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Re: pf security - is pf failsafe if config file invalid?



On 15 Nov 2005 at 8:58, Peter N. M. Hansteen wrote:
..
> The OpenBSD /etc/rc has this code to initialize PF before any 
interfaces
> are up:
> 
> if [ "X${pf}" != X"NO" ]; then
>         RULES="block all"
>         RULES="$RULES\npass on lo0"
....
>         echo $RULES | pfctl -f - -e
> fi
>
And if, for any reason whatsoever, pfctl fails to run? The system 
remains wide open.
Yes, that would be an entirely abnormal circumstance. But I have for 
example had one freebsd crash ever(!); but this caused minor disk 
corruption losing a strange set of files. It could have been pfctl 
among them. It seems to me that a firewall needs to be designed to fail 
safe as far as is possible.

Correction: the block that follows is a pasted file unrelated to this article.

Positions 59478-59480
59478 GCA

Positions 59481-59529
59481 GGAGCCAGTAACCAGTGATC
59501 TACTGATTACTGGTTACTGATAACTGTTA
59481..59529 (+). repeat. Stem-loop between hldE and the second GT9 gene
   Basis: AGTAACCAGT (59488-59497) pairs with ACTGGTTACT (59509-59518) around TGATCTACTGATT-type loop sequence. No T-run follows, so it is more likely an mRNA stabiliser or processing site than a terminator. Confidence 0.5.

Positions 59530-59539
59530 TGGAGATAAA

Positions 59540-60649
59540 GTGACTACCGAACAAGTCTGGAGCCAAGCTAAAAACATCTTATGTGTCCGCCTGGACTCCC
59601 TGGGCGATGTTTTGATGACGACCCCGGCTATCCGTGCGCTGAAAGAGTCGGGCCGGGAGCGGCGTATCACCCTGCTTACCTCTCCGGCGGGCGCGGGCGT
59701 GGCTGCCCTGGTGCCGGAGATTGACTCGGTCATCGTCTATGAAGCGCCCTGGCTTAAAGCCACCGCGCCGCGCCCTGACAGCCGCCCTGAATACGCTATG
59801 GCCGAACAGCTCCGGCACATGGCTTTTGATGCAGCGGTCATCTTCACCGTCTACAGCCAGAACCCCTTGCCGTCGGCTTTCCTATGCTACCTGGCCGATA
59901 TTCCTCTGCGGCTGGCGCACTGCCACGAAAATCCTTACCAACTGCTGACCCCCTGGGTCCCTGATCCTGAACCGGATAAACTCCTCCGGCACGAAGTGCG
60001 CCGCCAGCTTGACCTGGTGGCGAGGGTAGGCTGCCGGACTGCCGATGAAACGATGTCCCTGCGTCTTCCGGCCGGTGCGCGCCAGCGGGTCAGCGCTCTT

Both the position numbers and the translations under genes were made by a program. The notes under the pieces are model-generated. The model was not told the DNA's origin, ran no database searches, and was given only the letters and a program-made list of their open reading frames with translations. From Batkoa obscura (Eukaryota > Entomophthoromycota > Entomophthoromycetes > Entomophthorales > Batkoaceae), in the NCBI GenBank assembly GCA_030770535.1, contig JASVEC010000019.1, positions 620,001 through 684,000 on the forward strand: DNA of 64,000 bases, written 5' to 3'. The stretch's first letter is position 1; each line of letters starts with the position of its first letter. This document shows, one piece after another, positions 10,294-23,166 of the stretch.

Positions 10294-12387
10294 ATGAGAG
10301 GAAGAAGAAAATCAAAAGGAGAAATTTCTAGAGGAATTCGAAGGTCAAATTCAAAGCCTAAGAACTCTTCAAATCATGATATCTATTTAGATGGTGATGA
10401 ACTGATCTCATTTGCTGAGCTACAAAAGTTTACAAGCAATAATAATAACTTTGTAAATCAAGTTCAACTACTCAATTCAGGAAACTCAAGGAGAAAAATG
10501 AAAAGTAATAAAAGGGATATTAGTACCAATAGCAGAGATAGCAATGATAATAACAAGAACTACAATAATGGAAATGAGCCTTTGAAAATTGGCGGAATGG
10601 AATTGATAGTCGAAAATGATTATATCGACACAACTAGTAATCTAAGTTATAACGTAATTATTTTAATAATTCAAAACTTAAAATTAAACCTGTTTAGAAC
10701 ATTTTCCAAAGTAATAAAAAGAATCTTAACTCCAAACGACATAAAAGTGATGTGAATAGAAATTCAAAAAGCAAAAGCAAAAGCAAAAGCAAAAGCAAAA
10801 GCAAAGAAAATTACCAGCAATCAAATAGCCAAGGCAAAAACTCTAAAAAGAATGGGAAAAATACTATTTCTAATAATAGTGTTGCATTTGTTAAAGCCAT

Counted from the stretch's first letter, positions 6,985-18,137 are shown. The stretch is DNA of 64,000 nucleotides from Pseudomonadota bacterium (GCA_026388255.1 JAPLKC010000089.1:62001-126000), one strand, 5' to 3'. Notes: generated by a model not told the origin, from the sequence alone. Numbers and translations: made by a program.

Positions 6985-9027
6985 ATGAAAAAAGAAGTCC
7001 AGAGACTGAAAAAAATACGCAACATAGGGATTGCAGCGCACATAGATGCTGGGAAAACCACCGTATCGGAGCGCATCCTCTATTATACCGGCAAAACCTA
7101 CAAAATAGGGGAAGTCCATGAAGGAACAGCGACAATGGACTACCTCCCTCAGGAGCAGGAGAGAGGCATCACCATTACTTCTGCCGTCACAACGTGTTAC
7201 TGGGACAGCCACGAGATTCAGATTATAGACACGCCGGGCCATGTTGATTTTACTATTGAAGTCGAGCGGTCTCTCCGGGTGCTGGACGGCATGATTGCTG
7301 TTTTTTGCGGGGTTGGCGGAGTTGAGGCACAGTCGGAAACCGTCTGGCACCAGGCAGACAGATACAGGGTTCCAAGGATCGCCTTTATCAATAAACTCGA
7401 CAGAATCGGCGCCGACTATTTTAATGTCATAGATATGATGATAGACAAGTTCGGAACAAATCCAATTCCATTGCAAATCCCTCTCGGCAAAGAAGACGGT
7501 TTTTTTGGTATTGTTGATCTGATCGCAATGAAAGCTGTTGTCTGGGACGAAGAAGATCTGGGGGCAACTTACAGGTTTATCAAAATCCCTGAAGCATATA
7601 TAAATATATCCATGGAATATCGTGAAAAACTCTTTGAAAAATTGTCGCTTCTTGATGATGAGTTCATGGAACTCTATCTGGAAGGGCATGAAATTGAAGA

I'm no kernel code writer. But surely, somewhere in the depths of the 
pf code there's currently a decision made rather like:
if( got rules )
	obey rules
else
	pass packet.
It can't be rocket science to make the 'pass' a 'block' in which case 
everything is entirely watertight in the event of virtually /any/ 
system fault bar kernel corruption. And it can't be too much harder to 
make this a compiled-in option, which would keep happy the paranoid, 
while allowing those who want remote log-in on failure to do so.
Sorry to labour the point; maybe I'm a lone voice, but I'm a lone voice 
that feels very strongly about this issue.
-- 
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[email protected]    Mike Scott, Harlow, Essex, England